What Causes Inter-Institutional Variations in the Duration of the Arbitration Process?

A significant advantage that arbitration has over litigation is the speed with which proceedings are conducted. The duration of an arbitration, i.e. the time from the date of receipt of the Request for Arbitration to the date of release of the final award, is therefore one method of assessing the performance of an arbitration institution.

The most recent data published by the HKIAC, SIAC, SCC and LCIA show that the median1)While the reports provide statistics on both average and median duration, this post shall use median durations because the median is a more accurate representation of the central tendency. Averages are likely to be affected by outliers. durations of their arbitrations are 14.3, 11.7, 13.5 and 16 months respectively. However, this post shall refer to their reports in 2016 as the SCC and the SIAC have not published statistics for 2017. This change affects the figures of the HKIAC alone – with a median duration of 11.6 months in 2016, it held the lowest median duration amongst the four institutions. This post shall consider the factors that determine arbitration duration and, from a comparison of the rules of the four institutions, highlight conditions that will likely allow quicker arbitrations.

The time between the final submissions and the award remains almost constant. This is evidenced by the LCIA’s findings. Therefore, prolonged arbitrations are attributable to delays at the claim submission stage. Factors that affect the length of this stage include the following:

Time-Limits on Submissions

Strict time-limits do not always lead to punctual submissions. The LCIA, with a 16-month median duration, imposes the most stringent time-limit. As per Art. 15 of the LCIA Rules of 2014, only 28 days are provided for the submission of all statements unless, as under Art. 15.1, the parties have agreed or jointly proposed, or, the tribunal decides, differently.  The other three institutions leave the time-period “to be determined by the tribunal” (Art. 24 of the 2007 and the 2010 SCC Rules, Art. 16 and 17 of the 2013 HKIAC Rules and Art. 17 of the 2013 SIAC Rules).

Assuming that the 28-day limit is a cause of delayed submissions in the case of the LCIA, this may have to do with the impracticality of the proposed period. This thought receives support from the practice of tribunals of the other three institutions in determining time-limits. While the SCC and the SIAC do not place any ceiling on the time-limit, the HKIAC, under Art. 21 of the HKIAC Rules, places a 45 day ceiling on the time-limit unless an extension is deemed necessary by the tribunal. It is possible that the durations of the HKIAC’s arbitration reflect the feasibility of the 45-day limit.

Tribunal’s Powers in Cases of Delayed Submissions

In cases of delayed submissions, the HKIAC, the SIAC and the SCC grant tribunals the power to terminate proceedings and to continue proceedings without considering delayed submissions. In contrast, the LCIA, under Art. 15.8, only recognises the power to proceed with arbitration, thereby giving LCIA tribunals the least power. This reduced power could possibly be linked to the lengths of LCIA arbitrations.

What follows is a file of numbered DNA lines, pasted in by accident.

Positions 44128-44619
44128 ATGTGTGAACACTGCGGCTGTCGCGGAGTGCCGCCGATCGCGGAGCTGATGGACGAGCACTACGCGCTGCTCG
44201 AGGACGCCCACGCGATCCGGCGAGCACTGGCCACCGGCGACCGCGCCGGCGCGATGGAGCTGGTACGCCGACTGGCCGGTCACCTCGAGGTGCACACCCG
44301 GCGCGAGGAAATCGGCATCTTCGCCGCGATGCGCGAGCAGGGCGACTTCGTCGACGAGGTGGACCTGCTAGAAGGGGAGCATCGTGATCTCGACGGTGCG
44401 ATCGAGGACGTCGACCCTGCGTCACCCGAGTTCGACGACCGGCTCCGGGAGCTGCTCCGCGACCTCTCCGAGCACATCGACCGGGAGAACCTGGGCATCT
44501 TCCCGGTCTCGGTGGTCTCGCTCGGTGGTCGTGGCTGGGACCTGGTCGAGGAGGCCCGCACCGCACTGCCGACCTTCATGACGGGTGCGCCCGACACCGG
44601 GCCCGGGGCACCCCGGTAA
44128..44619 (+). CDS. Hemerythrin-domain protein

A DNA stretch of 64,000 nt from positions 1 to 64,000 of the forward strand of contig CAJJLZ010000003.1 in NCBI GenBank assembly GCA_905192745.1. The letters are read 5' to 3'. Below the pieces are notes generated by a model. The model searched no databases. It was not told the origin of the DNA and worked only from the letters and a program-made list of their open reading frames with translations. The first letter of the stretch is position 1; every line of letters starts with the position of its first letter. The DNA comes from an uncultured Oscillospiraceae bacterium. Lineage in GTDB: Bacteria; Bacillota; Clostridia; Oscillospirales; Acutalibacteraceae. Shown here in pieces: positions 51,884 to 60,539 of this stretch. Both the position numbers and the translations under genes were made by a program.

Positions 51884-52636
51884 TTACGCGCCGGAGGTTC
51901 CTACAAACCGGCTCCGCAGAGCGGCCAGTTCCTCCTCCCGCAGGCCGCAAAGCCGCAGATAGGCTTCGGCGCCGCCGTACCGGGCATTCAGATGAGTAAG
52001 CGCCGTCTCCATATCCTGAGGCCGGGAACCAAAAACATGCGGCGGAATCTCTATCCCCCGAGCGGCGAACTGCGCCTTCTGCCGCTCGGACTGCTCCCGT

Under Art. 26 of the HKIAC Rules, tribunals are granted powers to deal with delayed submissions. The SIAC Rules vest tribunals with the same powers, albeit in a roundabout manner. While Art. 17.8 of the Rules grants tribunals the power to terminate proceedings in cases of delayed submissions specifically, Art. 17.9 allows tribunals to continue with proceedings in case of “failure to submit in the manner declared by the Tribunal”. Although it appears that tribunals are granted powers to deal with different situations under both provisions, tribunals under Art. 17.9 are also granted powers to deal with delayed submissions alone. This is because the Rules already provide for the content of the submissions under Art. 17.3.

The SCC Rules meanwhile couch these powers in different language. Under Art. 30 of the SCC Rules, tribunals are granted said powers in case of failure to submit statements “in accordance with the provisions of Art. 24”. Art. 24 considers the content of statements, the timely submission of such statements, and the authority of tribunals to demand additional statements. Thus, the SCC Rules allow tribunals to exercise their powers for reasons other than delayed submissions as well. This would enable tribunals to indirectly avoid extending the prescribed time-limit. For example, under the SCC, a tribunal may terminate proceedings in case the Statement of Claim was filed without a description of the evidence relied on, even if it was submitted in time. In the same situation, tribunals of the SIAC, the LCIA and the HKIAC would be forced to provide an extension for the submission of the corrected statement, thereby extending the duration of the claim submission stage as a whole.

Caseloads and Value of Claims

A significant difference in the caseloads or in the amounts in dispute does not have any relation to the differences in durations of arbitration between the institutions. As an illustration, consider the statistics of the SIAC and the SCC. The data shows that the SIAC significantly outnumbers the SCC on both fronts. Yet, of the two institutions, it is the SIAC that boasts shorter arbitrations.